ADMIRALTY – SHIP ARREST – JUDICIAL SALE PENDENTE LITE – WASTING ASSET

We have in our earlier legal updates https://yhalaw.com.my/shipping-law-ship-arrest-mortgage-action-in-rem-service-within-malaysia set out the reasons when the court can order a sale of the vessel pending litigation (judicial sale pendente lite). One of the important factors is the vessel is deteriorating. What constitutes deterioration which will warrant judicial sale pendente lite?
One of the earliest judicial sale pendente lite ordered by the Malaysian court was the vessel “Yih Shen” on 15.4.1985. The court granted the order for appraisement and sale because “Yih Shen” was deteriorating and would reduce in price if she was allowed to be floating in waters of Penang harbour pending hearing of the main suit. Here are some of the photographs on the condition of Yih Shen in 1985 before sale.

Picture 1 is the view of the ship’s main deck. The main deck forms part of the external hull of the ship. As could be seen from the photograph, the main deck is heavily rusted and corroded.
Picture 2 is a photograph of the bridge and the ship’s navigational system of Yih Shen. Generally, bridge and navigational system is not in use during arrest. As such, they are not crucial in determining whether the vessel is deteriorating or not. Generally, the parts which will deteriorate during the period of arrest are those items that are in use or are subject to the corrosion of sea water condition due to prolonged period of arrest.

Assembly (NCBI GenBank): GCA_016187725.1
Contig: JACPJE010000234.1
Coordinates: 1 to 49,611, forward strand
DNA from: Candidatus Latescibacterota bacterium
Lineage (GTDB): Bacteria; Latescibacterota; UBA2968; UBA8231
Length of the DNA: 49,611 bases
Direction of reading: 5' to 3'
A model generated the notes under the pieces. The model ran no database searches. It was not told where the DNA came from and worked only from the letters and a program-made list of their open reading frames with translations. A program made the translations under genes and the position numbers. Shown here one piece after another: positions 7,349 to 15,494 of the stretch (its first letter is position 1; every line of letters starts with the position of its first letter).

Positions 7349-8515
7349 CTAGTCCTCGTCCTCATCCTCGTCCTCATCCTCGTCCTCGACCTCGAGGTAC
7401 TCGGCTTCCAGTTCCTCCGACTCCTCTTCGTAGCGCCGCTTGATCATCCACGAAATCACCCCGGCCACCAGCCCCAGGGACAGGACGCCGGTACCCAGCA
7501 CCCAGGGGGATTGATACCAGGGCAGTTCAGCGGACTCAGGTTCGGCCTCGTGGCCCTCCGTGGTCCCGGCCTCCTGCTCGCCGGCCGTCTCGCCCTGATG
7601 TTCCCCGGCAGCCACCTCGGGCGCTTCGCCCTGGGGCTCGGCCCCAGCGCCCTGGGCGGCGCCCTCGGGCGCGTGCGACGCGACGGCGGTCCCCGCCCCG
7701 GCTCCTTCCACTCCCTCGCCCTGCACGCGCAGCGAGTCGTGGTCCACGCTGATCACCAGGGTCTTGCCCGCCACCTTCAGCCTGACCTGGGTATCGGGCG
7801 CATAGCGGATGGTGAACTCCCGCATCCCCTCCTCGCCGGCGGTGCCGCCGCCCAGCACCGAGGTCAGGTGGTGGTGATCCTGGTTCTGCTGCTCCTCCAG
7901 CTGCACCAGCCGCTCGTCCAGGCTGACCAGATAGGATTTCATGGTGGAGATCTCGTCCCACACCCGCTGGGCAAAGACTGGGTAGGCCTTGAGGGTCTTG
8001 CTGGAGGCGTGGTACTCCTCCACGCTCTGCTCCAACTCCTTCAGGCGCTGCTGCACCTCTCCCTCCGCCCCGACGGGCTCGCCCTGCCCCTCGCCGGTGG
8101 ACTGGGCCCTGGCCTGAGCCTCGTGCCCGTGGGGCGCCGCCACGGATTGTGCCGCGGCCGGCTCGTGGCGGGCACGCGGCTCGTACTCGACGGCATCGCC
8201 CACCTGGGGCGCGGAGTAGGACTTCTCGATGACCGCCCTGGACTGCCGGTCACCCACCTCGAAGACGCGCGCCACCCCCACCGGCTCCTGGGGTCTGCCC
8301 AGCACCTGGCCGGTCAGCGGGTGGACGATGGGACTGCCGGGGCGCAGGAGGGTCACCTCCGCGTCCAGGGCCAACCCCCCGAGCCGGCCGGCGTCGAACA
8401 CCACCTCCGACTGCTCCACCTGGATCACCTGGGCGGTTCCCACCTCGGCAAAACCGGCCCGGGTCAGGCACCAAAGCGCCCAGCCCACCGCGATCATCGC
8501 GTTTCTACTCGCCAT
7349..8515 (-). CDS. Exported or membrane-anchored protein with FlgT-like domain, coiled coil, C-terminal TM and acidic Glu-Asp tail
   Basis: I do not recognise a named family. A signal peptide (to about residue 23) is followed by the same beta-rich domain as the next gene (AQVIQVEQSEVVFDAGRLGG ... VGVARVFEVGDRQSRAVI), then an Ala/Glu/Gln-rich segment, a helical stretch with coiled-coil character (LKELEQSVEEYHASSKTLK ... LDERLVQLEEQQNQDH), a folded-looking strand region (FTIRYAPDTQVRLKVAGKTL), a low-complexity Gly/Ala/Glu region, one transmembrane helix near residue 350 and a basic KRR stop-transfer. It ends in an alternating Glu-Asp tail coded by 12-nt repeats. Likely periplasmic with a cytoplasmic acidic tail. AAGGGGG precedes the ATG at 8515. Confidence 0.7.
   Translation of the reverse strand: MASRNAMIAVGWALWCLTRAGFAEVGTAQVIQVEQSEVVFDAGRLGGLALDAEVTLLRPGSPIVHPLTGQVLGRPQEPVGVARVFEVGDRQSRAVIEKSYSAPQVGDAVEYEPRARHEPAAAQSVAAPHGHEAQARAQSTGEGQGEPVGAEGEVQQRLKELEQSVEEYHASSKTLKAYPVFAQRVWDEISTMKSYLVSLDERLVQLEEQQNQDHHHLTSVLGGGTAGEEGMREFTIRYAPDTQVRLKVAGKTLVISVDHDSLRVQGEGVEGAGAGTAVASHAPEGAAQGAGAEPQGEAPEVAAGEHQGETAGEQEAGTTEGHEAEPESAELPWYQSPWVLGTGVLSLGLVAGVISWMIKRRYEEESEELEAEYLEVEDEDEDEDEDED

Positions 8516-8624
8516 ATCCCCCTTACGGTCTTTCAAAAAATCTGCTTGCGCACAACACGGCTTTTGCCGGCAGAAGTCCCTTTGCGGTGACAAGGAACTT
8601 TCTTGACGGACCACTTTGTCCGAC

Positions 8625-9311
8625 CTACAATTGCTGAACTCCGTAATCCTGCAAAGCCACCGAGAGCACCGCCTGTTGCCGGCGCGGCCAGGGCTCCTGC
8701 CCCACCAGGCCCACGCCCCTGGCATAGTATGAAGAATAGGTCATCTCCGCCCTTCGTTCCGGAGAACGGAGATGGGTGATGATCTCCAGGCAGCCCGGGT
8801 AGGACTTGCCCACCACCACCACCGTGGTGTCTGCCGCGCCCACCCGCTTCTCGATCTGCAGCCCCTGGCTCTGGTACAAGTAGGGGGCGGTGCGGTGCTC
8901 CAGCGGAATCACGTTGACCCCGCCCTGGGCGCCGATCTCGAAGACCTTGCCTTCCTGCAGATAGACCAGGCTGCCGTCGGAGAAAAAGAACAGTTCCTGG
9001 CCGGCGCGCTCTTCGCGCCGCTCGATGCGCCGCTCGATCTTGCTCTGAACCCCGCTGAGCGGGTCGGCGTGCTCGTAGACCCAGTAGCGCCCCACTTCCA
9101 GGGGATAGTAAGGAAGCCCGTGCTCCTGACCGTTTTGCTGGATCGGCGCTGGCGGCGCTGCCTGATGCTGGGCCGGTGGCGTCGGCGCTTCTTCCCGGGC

Picture 3 is the cargo space ventilator trunk that allows airflow circulation in the cargo hold. This equipment is heavily rusted. Prolonged arrest will result in further corrosion as it is exposed to sea spray, rain and dry salt particles carried through the wind.
Picture 4 is the propeller that is heavily rusted.
Pictures 5 and 6 are the anchor windlass and mooring winches which are poorly maintained. These items are crucial during arrest to prevent situation of “dragging anchor” which would have resulted in collision, grounding or stranding of the ship. Arrested vessels rely heavily on this equipment to stay at anchorage. Badly maintained equipment relating to anchor would pose a serious safety hazard to the ship and the crew on board.
Picture 7 is a photograph of the mooring lines which are heavily corroded. Mooring lines are crucial during arrest. Prolonged arrest is not recommended in this situation.
Picture 8 is the sheave with hook which will only be used during loading and unloading of the cargo. Not relevant when the ship is under arrest.

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